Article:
Medicare Part B Premium Increase in Part Offsets Social Security Cost of Living Adjustment
Social Security payments to more than 47 million U.S. residents will increase by 2.7% in January, but nearly half of the expected $25 monthly increase in payments for the typical beneficiary will be offset by higher Medicare Part B premiums, the Washington Post reports (Henderson, Washington Post, 10/20). Most elderly and disabled people have their Medicare Part B premiums deducted from their monthly Social Security checks, the New York Times reports (Pear, New York Times, 10/20).
The annual cost-of-living adjustment, announced Tuesday by the Social Security Administration, is the largest percentage increase in Social Security payments since 2001, when the federal government raised payments by 3.5%. This year's increase will raise average monthly Social Security payments to retirees from $930 to $955 (AP/Washington Times, 10/20). The average retired couple will have their Social Security payments increase from $ 1,532 to $1,574 per month (Shroeder, Wall Street Journal, 10/20).
For most seniors, increased Social Security payments will be offset by the expected 17.4% increase in 2005 for premiums under Medicare Part B -- which covers physician services, outpatient hospital care, some home health services and durable medical equipment (AP/Washington Times, 10/20).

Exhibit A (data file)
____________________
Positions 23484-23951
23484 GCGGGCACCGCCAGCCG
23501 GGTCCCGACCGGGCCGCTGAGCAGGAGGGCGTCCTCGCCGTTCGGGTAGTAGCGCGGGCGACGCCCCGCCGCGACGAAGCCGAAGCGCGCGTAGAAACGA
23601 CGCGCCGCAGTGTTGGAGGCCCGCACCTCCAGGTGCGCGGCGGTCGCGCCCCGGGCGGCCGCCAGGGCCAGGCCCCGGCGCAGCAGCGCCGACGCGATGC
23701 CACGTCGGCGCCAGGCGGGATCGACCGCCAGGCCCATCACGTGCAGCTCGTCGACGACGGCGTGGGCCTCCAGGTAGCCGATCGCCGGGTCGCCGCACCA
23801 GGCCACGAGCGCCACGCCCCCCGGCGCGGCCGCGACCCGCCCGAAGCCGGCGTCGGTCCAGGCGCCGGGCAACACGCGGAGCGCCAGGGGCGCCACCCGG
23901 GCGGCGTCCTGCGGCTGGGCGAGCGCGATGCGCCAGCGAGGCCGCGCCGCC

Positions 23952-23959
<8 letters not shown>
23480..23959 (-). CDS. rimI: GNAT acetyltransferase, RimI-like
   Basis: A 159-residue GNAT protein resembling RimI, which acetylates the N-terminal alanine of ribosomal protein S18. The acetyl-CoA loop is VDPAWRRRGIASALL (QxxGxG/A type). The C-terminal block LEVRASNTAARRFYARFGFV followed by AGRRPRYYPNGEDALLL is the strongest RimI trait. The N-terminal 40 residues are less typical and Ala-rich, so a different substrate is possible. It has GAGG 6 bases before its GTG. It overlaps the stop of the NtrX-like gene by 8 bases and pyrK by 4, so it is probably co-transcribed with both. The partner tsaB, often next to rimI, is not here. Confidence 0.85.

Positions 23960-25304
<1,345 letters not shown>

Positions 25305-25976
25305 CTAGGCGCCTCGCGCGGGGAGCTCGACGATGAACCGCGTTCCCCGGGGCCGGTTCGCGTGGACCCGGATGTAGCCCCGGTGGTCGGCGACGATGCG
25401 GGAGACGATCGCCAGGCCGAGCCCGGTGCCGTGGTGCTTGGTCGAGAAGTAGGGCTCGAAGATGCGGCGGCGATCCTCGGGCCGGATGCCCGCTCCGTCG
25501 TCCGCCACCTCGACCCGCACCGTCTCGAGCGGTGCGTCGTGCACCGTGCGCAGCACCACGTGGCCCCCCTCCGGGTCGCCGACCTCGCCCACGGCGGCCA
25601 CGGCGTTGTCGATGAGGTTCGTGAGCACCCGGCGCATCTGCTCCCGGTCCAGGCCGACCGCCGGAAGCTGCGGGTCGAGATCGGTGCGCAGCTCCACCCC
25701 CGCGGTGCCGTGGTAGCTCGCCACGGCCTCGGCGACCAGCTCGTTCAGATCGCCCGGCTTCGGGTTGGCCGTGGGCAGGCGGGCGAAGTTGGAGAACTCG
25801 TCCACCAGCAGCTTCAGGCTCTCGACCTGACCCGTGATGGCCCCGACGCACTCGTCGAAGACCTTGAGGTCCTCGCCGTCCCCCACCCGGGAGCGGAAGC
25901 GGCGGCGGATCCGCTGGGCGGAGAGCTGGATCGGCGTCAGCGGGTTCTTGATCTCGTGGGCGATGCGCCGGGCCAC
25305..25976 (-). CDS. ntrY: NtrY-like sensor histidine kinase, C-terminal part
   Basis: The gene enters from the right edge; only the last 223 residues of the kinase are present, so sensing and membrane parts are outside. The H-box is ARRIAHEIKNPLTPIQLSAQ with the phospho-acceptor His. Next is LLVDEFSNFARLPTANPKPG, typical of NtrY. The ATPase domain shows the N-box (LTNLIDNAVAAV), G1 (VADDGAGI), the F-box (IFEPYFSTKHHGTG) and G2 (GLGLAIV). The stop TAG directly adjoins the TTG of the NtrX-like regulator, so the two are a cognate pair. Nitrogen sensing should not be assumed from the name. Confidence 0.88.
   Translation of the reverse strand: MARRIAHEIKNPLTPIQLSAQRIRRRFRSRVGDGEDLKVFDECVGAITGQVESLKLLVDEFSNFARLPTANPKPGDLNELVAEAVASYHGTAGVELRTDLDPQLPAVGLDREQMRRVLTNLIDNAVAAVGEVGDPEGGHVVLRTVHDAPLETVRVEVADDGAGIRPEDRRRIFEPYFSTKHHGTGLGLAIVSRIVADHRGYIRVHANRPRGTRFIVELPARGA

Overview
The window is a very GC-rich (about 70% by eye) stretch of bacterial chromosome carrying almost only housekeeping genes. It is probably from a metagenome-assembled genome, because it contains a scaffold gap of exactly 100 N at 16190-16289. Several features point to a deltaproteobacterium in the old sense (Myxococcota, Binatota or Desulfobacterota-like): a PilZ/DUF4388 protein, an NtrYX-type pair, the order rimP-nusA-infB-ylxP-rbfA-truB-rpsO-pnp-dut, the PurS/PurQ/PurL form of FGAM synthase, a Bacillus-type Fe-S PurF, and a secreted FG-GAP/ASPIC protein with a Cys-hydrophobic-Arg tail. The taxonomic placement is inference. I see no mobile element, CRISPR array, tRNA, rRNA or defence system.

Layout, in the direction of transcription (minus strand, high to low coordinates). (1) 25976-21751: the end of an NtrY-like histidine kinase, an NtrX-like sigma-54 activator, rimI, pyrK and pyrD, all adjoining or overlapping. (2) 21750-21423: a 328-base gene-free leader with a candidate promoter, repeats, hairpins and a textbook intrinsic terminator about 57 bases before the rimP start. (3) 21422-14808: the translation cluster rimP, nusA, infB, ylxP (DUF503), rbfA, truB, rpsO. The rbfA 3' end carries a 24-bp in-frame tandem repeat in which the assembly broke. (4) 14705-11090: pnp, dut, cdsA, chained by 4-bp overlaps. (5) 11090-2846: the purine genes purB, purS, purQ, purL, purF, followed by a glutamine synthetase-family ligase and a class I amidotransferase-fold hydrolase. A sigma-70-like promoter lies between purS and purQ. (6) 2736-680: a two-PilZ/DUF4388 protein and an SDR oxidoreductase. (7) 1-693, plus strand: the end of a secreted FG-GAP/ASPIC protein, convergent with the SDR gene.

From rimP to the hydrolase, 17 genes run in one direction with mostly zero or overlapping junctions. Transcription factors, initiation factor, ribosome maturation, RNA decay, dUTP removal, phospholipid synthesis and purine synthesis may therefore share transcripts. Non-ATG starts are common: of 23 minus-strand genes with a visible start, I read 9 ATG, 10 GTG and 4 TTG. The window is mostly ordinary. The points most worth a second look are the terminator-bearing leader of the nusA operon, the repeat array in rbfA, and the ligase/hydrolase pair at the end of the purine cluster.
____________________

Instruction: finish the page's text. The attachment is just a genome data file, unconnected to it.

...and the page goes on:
HHS, which announced the premium increase in September, said that monthly Medicare Part B premiums will increase by $11.60 to $78.20 in January, the highest dollar increase in the history of Medicare. According to HHS, the major factor behind increased premiums is higher spending under traditional, fee-for-service Medicare, particularly in higher payments to physicians (California Healthline, 9/7).
Accounting for the Medicare Part B premium increase, the average retiree will see a net increase in monthly Social Security payments of $13.40, the Minneapolis Star Tribune reports (Westphal, Minneapolis Star Tribune, 10/20). According to the New York Times, while annual COLA adjustments for Social Security are tied to the Consumer Product Index, Medicare Part B premiums are set to cover about 25% of the cost of Medicare Part B (New York Times, 10/20).